Dr. David Jockers, is interviewed on the topic of the ketogenic diet on the Mental Wellness Summit 2, which airs online September 25 – October 2, 2017. The title of his interview is “Ketogenesis for Energy Stability” but I feel it could be called “Ketogenesis for Energy, Mood Stability and an end to Anxiety.” It’s a brilliant interview and he starts by sharing how the brain can use ketones and not only sugar:
We know that about 2/3 of the brain energy can be produced by ketones. We used to think that basically the brain depended upon sugar as its only energy source. And it does need a small amount of sugar, and that’s why it’s so important we have to have a certain level of blood glucose. However, as we get keto-adapted, when we start to utilize ketones as an energy source, the brain gets much more effective and efficient, and it needs less of the sugar.
And that’s important because sugar produces a lot more metabolic waste. And so when the brain is using ketones, there is going to be less free radical damage and what we call oxidative stress in the brain, so less damage being associated with the various neurons in the brain therefore better connection, better communication.
He shares that ketones are epigenetic influencers and improve neuron sensitivity thereby improving neurotransmitter production:
Ketones act to induce healthy genetic expression. They’re epigenetic influencers where they actually influence the brain to promote more BDNF (brain derived neurotrophic growth factor), which helps grow more neurons and more synapses (little gaps between the neurons). They help produce more neurotransmitters and really optimize the expression of these neurotransmitters to where we get good sensitivity between the neurons.
So when the neurons secrete serotonin, the next neuron is able to actually connect with that very easily and realize “hey, this is the message that we need to get across.”
Dr. Jockers then goes into the relationship between GABA and glutamate and how the ketogenic diet improves the ability of glutamate converting into GABA:
There is a relationship between glutamate, which is an excitatory neurotransmitter in the brain, and GABA, which is an inhibitory neurotransmitter. Glutamate naturally converts into GABA when certain nutrients are present – like magnesium and vitamin B6 – along with a properly working GAD enzyme.
Now, when we have ketones present, they have been shown to improve the ability to convert glutamate into GABA.
Individuals with anxiety or obsessive compulsive [disorder] often have excessive amounts of glutamate, which can cause too much excitation in the brain and something called excitotoxicity that damages a whole bunch of different neurons, and causes massive neuronal death in parts of the brain. It can lead to symptoms like anxiety, headaches, migraines and seizures. The ketogenic diet has been shown in many studies to be a very powerful remedy for seizure disorders like epilepsy. That’s where this neuropharmacology of the ketogenic diet was analyzed in detail where they came up with the understanding that it impacts this glutamate to GABA conversion.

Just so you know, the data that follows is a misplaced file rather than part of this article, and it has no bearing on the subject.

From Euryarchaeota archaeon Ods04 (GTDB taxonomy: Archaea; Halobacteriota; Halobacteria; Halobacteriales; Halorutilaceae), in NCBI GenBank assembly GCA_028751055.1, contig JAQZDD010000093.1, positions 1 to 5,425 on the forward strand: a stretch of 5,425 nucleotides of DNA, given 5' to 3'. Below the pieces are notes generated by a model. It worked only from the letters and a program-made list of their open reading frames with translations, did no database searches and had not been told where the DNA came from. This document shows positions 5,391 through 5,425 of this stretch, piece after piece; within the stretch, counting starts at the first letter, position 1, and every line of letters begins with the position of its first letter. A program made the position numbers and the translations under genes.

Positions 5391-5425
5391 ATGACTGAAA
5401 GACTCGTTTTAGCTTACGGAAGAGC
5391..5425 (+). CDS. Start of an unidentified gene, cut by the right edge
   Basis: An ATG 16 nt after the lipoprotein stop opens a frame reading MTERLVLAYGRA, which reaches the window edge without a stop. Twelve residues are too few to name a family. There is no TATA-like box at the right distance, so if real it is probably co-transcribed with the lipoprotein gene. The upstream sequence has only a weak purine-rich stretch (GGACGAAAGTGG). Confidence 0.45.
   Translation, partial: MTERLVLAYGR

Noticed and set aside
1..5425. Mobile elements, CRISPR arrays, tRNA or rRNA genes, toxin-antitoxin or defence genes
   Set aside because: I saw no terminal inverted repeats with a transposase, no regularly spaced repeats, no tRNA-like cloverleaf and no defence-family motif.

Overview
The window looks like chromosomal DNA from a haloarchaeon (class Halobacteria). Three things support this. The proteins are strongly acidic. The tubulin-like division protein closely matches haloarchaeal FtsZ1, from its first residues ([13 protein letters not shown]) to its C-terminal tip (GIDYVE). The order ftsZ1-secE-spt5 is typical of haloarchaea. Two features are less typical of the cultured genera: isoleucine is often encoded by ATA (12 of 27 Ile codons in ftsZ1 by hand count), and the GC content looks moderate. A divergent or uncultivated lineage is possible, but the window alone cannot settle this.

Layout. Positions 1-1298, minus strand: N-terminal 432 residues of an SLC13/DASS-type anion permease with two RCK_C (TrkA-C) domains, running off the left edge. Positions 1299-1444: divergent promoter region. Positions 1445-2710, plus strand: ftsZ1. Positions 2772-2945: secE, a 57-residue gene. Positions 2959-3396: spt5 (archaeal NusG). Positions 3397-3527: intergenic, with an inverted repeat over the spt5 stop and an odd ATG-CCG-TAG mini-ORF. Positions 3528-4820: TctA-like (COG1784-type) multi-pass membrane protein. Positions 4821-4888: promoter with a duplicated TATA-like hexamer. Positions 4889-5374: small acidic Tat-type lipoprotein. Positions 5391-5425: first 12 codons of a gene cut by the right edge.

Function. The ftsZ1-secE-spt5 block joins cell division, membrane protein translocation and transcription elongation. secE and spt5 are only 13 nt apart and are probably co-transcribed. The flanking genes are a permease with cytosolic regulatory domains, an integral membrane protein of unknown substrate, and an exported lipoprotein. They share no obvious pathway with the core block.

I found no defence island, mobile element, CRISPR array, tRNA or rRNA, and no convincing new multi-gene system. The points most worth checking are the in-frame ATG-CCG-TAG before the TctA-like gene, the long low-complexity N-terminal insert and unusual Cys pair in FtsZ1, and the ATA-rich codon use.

When we have adequate amounts of GABA and this proper relationship of glutamate to GABA, we feel very emotionally balanced and calm. We are able to fall asleep well. We have less pain in our body, and less susceptibility to headaches. In general, we just feel very emotionally balanced, and that’s what we’re going for.
Ketones are a huge help when it comes to that. When you’re in a state of ketosis, your natural feeling should be that you just feel awesome. You feel like a high performer. You feel at peace and you feel calm. That’s a sign that you’re in ketosis. If you are on a low carb ketogenic diet but you’re noticing irritability, anxiety and headaches, you’re actually not using the ketones. Your body is not actually keto-adapted. Instead, you’re in a hypoglycemic mode where your blood sugar is too low. You’re not using the ketones, and you’re getting exitotoxicity in your brain.
He goes on to share what a ketogenic diet should look like:
Avocados, coconut oil, coconut butter, coconut flakes, coconut milk, grass-fed butter, so butter or ghee (which is clarified butter from grass-fed cows) olives, olive oil. You want at least one of those in every single meal and you want a lot of it in every single meal.
Dr. Jockers shares about how much protein to eat, what proteins to eat, what fruits and vegetables and how much to eat, how he cycles in and out of ketosis, how he uses intermittent fasting, his favorite supplements to support ketosis (magnesium threonate is one of them), his favorite adrenal adaptogens and much more.
I hope you can us join on The Mental Wellness Summit 2 summit to hear Dr. Jockers and other excellent speakers.
I know they are referring to medications but I find it quite funny that the hosts say the “magic pill” solution is not the answer. As you’ll hear in my interview, the dangers of benzodiazepines and why GABA is a more effective option for anxiety, I believe that GABA (and tryptophan and the other amino acids) are truly “magic pill” solutions that help so many seeking relief while they dig deeper for other contributing root causes and start to make dietary changes, whether it’s switching to real whole foods, quitting gluten, removing all grains or implementing a ketogenic diet.
And let us know if you’d like to learn more about the ketogenic diet.
Also let us know how the ketogenic diet has helped you.